Researchers led by Professor Seung Kwon Seol from Korea Electrotechnology Research Institute (KERI) have detailed a world-first process of 3D printing graphene nanostructures.
3DPrint notes that some, such as Graphene 3DLab, have been able to print graphene/thermoplastic
composites, but methods such as selective laser sintering and fused deposition
modelling destroy most (but not all) of graphene’s unique properties.
Sung’s team’s paper in Advanced Materials, titled “3D Printing of Reduced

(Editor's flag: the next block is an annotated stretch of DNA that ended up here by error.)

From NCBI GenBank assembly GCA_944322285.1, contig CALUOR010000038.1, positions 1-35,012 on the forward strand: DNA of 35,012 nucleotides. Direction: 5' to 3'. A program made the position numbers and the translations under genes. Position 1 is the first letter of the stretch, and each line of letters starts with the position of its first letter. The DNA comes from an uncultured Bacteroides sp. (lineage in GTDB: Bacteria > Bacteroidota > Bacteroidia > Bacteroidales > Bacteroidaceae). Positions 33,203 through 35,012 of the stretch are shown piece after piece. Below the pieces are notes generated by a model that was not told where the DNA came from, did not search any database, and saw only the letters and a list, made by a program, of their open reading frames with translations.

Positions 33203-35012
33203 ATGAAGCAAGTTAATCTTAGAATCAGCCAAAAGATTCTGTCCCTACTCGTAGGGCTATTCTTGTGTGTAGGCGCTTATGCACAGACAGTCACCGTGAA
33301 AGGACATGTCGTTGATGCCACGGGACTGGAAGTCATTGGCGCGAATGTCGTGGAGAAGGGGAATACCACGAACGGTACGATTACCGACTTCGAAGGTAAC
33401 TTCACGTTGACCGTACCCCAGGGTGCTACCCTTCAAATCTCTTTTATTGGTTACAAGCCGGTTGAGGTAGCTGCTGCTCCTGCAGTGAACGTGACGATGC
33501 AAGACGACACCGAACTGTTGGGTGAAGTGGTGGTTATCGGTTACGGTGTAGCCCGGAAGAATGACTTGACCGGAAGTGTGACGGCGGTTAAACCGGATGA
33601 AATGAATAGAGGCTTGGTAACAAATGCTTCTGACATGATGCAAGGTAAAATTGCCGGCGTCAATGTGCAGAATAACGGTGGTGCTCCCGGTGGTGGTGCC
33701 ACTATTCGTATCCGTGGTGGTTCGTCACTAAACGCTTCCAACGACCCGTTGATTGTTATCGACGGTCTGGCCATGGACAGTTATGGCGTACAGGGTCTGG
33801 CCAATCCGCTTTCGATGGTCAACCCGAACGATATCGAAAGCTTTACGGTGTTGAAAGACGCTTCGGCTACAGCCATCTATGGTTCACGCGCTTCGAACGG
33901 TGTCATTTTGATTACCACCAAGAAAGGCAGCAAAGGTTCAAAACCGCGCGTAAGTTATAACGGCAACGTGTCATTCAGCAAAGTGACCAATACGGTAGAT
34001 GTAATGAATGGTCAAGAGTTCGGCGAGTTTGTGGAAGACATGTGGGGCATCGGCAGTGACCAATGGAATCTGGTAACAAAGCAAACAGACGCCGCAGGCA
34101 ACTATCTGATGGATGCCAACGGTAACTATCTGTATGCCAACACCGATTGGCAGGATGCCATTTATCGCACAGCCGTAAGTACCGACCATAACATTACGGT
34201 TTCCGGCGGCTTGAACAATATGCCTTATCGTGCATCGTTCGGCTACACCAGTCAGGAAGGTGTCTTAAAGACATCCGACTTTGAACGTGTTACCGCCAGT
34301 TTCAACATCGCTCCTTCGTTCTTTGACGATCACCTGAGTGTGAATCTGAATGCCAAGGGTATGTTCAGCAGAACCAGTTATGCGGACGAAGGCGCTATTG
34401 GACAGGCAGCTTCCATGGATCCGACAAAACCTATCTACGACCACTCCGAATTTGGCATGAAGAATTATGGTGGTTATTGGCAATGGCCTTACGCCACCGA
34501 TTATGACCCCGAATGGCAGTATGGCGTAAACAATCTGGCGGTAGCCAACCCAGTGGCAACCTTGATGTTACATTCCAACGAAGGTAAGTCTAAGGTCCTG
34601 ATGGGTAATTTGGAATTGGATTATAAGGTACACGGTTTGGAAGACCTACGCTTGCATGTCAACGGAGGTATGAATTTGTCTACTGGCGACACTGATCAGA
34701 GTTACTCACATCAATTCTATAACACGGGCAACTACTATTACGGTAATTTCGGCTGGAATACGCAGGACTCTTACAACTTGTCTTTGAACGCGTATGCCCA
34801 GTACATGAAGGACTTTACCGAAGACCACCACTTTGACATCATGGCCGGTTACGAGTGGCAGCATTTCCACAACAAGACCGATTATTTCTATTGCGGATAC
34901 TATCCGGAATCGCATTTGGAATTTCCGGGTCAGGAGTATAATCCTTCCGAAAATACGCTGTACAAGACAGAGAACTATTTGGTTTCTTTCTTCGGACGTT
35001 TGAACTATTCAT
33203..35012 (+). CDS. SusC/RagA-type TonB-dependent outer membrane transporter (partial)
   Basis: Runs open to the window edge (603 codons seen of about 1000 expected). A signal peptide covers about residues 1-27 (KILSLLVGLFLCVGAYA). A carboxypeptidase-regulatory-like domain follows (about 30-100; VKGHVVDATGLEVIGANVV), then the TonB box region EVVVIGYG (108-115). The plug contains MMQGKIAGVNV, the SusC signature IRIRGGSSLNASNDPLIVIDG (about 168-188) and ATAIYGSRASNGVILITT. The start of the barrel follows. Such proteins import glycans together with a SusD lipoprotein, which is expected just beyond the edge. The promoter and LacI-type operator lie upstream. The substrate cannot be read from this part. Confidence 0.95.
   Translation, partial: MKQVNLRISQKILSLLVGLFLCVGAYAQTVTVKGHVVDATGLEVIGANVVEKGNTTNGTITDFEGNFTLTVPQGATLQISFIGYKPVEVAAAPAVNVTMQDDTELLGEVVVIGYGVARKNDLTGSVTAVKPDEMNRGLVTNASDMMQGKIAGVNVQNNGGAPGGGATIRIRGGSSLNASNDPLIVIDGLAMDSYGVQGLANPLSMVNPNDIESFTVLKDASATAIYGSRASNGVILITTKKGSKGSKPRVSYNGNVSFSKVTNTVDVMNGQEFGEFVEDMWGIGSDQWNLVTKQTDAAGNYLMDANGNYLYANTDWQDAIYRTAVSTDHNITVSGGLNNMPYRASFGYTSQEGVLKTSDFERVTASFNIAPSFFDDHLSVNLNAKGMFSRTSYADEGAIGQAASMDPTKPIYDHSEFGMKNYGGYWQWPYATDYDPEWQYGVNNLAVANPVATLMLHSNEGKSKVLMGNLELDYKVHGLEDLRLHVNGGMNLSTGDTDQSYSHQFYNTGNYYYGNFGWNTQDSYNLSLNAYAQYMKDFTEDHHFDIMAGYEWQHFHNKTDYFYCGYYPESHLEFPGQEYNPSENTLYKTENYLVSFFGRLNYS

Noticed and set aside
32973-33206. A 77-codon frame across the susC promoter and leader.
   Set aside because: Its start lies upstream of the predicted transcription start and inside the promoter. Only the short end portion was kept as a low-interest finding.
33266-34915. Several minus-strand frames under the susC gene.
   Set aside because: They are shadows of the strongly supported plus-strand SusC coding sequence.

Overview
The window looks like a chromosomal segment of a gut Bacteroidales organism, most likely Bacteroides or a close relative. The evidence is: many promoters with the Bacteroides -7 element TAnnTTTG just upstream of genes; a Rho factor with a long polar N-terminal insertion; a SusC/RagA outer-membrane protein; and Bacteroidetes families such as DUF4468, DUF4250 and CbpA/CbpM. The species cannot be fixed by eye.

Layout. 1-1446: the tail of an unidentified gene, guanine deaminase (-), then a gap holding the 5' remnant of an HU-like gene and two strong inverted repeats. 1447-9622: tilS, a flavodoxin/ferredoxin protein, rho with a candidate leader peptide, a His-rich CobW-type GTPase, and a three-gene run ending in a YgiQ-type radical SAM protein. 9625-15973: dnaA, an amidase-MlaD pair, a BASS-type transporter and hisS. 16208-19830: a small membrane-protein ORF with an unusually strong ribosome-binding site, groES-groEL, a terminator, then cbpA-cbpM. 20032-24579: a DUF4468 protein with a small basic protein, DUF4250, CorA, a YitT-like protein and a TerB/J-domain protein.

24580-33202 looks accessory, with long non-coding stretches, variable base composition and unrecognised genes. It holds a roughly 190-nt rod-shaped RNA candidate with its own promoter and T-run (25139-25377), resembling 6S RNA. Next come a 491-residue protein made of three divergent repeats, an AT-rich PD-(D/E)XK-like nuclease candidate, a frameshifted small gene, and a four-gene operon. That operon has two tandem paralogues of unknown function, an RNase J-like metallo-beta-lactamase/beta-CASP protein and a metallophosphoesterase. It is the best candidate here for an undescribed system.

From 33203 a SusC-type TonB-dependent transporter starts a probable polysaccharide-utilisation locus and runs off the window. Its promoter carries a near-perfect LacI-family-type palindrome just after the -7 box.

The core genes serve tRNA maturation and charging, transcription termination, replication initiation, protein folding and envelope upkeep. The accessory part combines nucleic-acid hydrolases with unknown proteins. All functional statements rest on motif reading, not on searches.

Graphene Oxide Nanowires”, describes a way of printing pure graphene nanostructures.
“We developed a nanoscale 3D printing
approach that exploits a size-controllable liquid meniscus to fabricate 3D
reduced graphene oxide (rGO) nanowires,” Professor Seol told Nanowerk.
“Different from typical 3D printing
approaches which use filaments or powders as printing materials, our method
uses the stretched liquid meniscus of ink.
Graphene’s potential has excited researchers and industrialists since the material – a single
sheet of carbon atoms arranged in hexagonal form – was isolated in 2004 at the
University of Manchester.
currently difficult to produce in large quantities, graphene boasts properties
including being 200 times stronger than steel, a high degree of flexibility,
and superior conductivity at room temperature.